London’s world-renowned Ritz hotel has been sold to a Qatari investor for £700 million, ending more than a century of British ownership – and fuelling a family feud between its billionaire owners.
The buyer’s identity is being kept private while The Ritz is in lockdown, but it is understood that Sheikh Hamad Bin-Jaber al-Thani – Qatar’s former prime minister and a business associate of the hotel’s owners, Sir Frederick and Sir David Barclay – was a bidder in the closing stages of the auction.
Sheikh Hamad, 60, was dubbed ‘the man who bought London’ while the head of Qatar’s sovereign wealth fund between 2007 and 2013, snapping up trophy assets such as Harrods and The Shard.
The sheikh bought a Belgravia mansion from Sir Frederick and Sir David for an estimated £150 million in 2016.
The previous year, he bought a controlling stake in the Maybourne hotel group that owns London’s Claridge’s, Berkeley and Connaught from the twins.
Macfarlanes, the City law firm that advised the Barclays on the sale, said the buyer was ‘one of its private Qatari investor clients’. Macfarlanes represented Sheikh Hamad in a human rights dispute four years ago.
The deal for The Ritz was led by Sir David’s sons Aidan, Howard and Alistair Barclay, who own 75 per cent of the hotel.
But Sir Frederick, whose daughter Amanda owns the remaining 25 per cent, said he was ‘surprised and perturbed’ by the development.
Earlier this month, Sir Frederick threatened to sue members of his family if The Ritz was sold for less than £1 billion.
He said the deal ‘appears to have been pushed through in the middle of the coronavirus crisis in the hope it will be uncontested’.
Sir Frederick added: ‘We have neither consulted nor have we approved this sale.
‘Any potential purchaser will face significant litigation if this deal is not approved by all sides.’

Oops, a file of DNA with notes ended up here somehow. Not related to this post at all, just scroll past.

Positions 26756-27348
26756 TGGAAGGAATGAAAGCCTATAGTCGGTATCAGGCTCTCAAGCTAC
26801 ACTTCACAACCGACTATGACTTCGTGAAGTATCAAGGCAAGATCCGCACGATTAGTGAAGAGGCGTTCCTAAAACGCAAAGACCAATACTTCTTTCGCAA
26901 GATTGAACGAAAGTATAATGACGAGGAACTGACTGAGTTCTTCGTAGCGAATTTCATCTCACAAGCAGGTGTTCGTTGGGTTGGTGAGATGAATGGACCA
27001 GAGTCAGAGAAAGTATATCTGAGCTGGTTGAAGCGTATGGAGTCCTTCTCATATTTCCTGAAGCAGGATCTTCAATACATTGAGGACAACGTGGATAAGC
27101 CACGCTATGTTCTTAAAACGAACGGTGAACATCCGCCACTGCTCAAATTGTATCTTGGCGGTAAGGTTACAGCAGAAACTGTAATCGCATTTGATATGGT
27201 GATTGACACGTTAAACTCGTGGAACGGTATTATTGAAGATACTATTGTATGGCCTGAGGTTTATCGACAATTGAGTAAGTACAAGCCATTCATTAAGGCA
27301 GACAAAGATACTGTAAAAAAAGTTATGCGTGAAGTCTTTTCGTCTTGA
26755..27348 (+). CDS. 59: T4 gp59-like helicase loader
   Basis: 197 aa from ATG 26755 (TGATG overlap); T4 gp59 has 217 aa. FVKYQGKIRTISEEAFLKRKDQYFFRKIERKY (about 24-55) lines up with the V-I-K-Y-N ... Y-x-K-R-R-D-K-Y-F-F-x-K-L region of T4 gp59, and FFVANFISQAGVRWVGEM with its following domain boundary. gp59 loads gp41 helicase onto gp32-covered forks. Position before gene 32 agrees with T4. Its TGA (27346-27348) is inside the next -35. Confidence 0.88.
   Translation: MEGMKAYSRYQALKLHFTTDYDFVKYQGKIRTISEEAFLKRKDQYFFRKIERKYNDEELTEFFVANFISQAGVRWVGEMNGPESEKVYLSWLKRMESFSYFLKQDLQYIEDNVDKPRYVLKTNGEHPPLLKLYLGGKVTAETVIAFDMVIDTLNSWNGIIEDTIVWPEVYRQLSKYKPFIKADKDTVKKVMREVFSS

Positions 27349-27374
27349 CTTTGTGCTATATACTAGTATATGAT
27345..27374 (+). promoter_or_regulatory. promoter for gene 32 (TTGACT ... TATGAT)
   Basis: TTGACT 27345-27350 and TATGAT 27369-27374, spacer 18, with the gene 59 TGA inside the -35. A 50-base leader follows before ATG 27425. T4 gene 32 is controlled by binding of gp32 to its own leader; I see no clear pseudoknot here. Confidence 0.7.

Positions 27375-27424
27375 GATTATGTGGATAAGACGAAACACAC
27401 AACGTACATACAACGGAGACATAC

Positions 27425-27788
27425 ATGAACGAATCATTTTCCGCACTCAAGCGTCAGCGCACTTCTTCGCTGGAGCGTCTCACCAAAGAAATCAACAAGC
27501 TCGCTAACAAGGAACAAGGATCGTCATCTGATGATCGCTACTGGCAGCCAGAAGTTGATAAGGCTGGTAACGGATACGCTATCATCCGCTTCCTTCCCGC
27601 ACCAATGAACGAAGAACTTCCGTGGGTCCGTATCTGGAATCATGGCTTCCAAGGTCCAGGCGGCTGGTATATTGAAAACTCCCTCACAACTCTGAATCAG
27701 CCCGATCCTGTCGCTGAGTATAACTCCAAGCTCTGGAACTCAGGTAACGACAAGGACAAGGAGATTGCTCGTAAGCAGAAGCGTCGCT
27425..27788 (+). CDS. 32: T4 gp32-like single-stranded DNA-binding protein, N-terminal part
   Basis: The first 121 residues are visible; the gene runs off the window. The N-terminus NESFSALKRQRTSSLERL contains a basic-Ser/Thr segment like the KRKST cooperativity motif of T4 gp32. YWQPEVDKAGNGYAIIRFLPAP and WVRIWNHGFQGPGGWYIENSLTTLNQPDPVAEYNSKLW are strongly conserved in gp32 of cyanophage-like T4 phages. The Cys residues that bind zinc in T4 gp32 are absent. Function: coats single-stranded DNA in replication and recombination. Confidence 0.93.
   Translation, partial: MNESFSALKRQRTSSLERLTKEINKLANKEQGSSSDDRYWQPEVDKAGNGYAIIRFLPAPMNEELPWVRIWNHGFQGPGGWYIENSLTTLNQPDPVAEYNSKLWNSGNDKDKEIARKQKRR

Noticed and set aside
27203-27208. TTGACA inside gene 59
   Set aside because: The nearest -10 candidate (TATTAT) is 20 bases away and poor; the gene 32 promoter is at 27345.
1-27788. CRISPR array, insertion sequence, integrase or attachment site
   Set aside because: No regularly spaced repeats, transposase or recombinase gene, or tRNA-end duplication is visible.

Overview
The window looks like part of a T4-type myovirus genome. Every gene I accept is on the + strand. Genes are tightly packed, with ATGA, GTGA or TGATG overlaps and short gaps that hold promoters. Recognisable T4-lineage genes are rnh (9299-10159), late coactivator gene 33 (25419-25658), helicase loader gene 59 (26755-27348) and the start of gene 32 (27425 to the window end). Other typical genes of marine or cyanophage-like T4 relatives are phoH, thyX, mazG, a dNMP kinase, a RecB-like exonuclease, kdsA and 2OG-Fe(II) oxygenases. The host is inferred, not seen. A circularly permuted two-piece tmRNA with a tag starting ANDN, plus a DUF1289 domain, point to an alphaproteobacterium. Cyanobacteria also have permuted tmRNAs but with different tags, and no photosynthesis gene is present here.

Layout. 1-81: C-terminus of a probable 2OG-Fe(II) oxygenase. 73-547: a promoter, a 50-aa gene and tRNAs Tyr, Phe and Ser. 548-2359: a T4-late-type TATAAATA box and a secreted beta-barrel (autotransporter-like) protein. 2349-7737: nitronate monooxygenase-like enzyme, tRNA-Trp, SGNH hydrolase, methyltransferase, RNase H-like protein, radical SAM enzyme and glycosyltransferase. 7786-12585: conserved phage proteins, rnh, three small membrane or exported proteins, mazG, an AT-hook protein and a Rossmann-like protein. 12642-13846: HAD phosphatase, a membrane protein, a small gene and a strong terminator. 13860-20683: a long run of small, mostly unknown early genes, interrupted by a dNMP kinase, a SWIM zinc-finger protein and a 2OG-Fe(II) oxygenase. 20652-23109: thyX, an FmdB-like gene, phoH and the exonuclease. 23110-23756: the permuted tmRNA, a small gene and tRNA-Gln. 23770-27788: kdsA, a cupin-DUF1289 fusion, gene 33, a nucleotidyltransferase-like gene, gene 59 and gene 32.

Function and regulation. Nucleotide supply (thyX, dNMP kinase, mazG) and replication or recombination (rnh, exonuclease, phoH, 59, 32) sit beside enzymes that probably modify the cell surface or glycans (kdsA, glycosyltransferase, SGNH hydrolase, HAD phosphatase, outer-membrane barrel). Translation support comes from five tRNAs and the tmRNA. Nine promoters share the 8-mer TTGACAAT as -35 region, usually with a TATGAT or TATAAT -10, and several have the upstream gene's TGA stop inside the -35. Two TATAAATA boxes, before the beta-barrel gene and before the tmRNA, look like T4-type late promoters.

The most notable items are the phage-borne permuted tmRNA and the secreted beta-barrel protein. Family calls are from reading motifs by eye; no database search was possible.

A spokesman for Ellerman, the investment firm controlled by Aidan and Howard Barclay, said yesterday: ‘Neither Sir Frederick nor Amanda Barclay have any relevant legal interest which would allow them to disrupt the sale.’
The Ritz was opened in 1906 by Swiss hotelier Cesar Ritz and the name quickly became a byword for grandeur. The Grade II listed hotel has a casino and the famous Palm Court tea room, while suites cost up to £5,450 a night.
Sir Frederick and Sir David paid £75 million for the hotel in 1995. It was put up for sale last October as part of a restructure of the family’s business empire, which also include the Telegraph newspapers and the Very Group retail business.
It is not known whether other Qatari investors were on the shortlist of bidders for the hotel.
Saudi investment firm Sidra Capital and French billionaire Bernard Arnault, the owner of the luxury goods empire behind Louis Vuitton handbags and Moet champagne, also got through to the closing stages of the auction.
A statement from the Qatari investor said the first priority was to look after the hotel’s 450 staff while it was in lockdown.
It added: ‘We look forward to reopening the hotel and to sharing our longer-term plans.’
Ellerman said: ‘We are pleased to have agreed a sale of The Ritz that secures great value for all shareholders, following a rigorous process led by independent advisers.’